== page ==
The second element is that, not only that cities are becoming broadband enabled but every element of the build environment of the city is becoming connected. So 1 trillion devices in the next couple of years are going to be connected to the Internet. Not only computers and people but also bricks in a wall, vehicles, every piece really of the urban infrastructure. Now this phenomena is called, in the industry, the ‘Internet of Things’ phenomenon. We are, in many ways, today on the third phase of the Internet. The first phase of the Internet in the 1990’s was mainly driven by enterprise usage, e-commerce, e-supply chain, Internet were the big words at the time. Over the last 10 years, we basically witnessed the second phase of the internet, the social phase: Facebook, Twitter, all the applications and solutions which were started to be used by the people.
We are now in the third phase, which is the industrialization of the Internet, when again, every element of our build environment – JD just gave a presentation about what happens outside the cities as well – is basically becoming connected. So what does this mean? This means that the computing capability that we have in our plans, be it a computer or a [inaudible 05:00] is not enough anymore to be able to handle the huge amount of data which is produced by those elements of the build environment being connected. So Cloud suddenly is becoming the new delivery to ñ or how to scale, basically, this data into scaled intelligence. So cloud means that basically, the computing capability that you have as individuals does not rely anymore on the chip that you have on this phone but the particular capabilities it has on the network and you start using this capability as a service, as if you were using a utility, so you consume what you need. You need a local storage of your electricity – you are basically getting from the network. The same happens today for the computing side. So again the cloud is accelerating – not only the collection of the data which are produced by those IP enabled devices all over the world, but is also allowing the creation of the intelligence of all the data. We spoke a bit about this earlier on.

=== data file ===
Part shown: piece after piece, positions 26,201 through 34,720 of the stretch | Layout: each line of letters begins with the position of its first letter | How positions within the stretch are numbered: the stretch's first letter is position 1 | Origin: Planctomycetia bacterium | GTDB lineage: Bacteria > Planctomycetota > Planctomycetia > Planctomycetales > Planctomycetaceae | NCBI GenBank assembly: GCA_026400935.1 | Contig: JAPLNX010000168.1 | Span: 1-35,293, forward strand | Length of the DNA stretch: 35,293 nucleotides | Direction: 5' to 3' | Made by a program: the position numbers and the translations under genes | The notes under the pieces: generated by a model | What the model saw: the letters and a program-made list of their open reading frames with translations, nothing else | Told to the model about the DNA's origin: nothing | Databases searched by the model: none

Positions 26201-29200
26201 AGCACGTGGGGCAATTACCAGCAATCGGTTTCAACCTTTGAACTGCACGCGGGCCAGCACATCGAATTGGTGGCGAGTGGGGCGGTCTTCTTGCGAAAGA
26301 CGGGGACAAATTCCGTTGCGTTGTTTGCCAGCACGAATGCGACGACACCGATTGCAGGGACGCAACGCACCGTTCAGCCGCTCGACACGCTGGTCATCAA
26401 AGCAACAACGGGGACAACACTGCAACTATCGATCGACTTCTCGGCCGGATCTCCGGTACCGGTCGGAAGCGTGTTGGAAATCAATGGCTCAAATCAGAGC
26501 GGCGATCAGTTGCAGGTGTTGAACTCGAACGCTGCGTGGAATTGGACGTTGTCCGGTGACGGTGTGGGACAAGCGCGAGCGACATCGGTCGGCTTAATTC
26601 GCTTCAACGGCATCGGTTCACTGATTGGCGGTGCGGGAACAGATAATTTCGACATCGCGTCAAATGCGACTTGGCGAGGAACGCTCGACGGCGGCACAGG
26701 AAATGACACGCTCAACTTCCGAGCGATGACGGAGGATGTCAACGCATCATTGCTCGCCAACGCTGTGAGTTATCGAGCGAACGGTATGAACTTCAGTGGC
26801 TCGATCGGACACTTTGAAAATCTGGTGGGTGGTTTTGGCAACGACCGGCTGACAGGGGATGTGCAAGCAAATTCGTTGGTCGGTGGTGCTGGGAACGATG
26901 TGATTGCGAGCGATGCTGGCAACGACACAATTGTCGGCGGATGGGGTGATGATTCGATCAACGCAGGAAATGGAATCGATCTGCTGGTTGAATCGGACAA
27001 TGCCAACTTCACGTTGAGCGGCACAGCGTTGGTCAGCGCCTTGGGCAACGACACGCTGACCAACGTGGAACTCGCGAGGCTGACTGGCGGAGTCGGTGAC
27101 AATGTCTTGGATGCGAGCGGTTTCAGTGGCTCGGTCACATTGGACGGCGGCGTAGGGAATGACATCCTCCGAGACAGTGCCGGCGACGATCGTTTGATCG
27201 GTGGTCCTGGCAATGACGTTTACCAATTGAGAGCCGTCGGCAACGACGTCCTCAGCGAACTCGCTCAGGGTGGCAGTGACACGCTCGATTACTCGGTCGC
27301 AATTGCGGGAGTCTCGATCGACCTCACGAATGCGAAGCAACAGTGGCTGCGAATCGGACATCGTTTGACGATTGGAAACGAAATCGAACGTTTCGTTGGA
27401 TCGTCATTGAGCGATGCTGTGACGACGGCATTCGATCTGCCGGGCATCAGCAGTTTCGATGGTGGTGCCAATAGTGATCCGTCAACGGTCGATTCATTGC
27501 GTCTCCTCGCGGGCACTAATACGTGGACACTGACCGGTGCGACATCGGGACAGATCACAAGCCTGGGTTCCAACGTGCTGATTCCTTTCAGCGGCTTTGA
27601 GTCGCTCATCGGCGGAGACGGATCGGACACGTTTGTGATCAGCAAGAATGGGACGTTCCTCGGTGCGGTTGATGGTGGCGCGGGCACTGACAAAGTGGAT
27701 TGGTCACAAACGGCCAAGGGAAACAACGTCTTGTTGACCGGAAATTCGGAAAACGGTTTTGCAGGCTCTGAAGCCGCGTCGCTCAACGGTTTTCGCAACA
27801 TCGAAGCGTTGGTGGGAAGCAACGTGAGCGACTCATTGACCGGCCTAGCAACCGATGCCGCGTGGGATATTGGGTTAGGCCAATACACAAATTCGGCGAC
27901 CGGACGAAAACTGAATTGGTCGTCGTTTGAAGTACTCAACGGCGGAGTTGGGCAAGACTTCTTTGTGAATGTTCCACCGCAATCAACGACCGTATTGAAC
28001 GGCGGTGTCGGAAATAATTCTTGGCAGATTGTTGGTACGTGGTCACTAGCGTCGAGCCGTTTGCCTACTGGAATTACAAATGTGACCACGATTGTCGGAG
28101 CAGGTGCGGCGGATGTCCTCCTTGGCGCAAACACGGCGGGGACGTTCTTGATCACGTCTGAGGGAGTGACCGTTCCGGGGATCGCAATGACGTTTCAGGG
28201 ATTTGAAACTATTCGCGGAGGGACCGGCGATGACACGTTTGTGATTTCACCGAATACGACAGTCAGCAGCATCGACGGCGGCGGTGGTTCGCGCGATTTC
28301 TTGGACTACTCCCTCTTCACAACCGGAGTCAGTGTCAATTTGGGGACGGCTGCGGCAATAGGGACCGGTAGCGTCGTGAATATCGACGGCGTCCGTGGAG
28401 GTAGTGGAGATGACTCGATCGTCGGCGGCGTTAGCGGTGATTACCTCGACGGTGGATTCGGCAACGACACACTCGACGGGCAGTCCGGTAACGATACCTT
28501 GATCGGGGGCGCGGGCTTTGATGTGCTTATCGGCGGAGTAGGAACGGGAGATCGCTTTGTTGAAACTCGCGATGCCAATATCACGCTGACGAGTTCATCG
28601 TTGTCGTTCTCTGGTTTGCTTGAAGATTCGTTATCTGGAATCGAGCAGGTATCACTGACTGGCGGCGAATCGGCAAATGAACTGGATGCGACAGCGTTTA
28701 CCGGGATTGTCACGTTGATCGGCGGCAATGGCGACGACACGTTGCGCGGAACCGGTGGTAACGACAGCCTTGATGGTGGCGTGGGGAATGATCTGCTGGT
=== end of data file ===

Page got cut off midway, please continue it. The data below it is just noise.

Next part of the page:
Now the fourth trend is that the previous three elements enable the creation of lots of information and lots of collaborations among the users which are connected to the network. So in the last 60 seconds, some of the numbers here, 370,000 voice calls were made on Skype; about 100,000 Tweets happened in the last 20 seconds. So people that are using the Internet start producing content but also start co-collaborating and co-creating on ideas relating to innovation, be it a new service, a new product, a new idea coming up from the social perspective. So co-production on the network becomes a big reality.
Given those four trends, we started to think at Cisco about how do we approach the city discussions and how do we start innovating or stimulating innovation in this space? A big, I would say, inflection for us came in 2006 when we launched our first large program in the urban space called Connected Urban Development. The challenge that we got from President Clinton was to think about how Broadband connectivity could help decrease CO2 emissions in large metropolitan areas. We started to think about solving this problem as a nation and we realized this is something that Cisco could not do by itself. So we started to think about city governments with whom we could partner. And we signed a partnership with the city of Seoul in Korea, San Francisco in the United States and Amsterdam in the Netherlands. We also signed up MIT as our research partner there.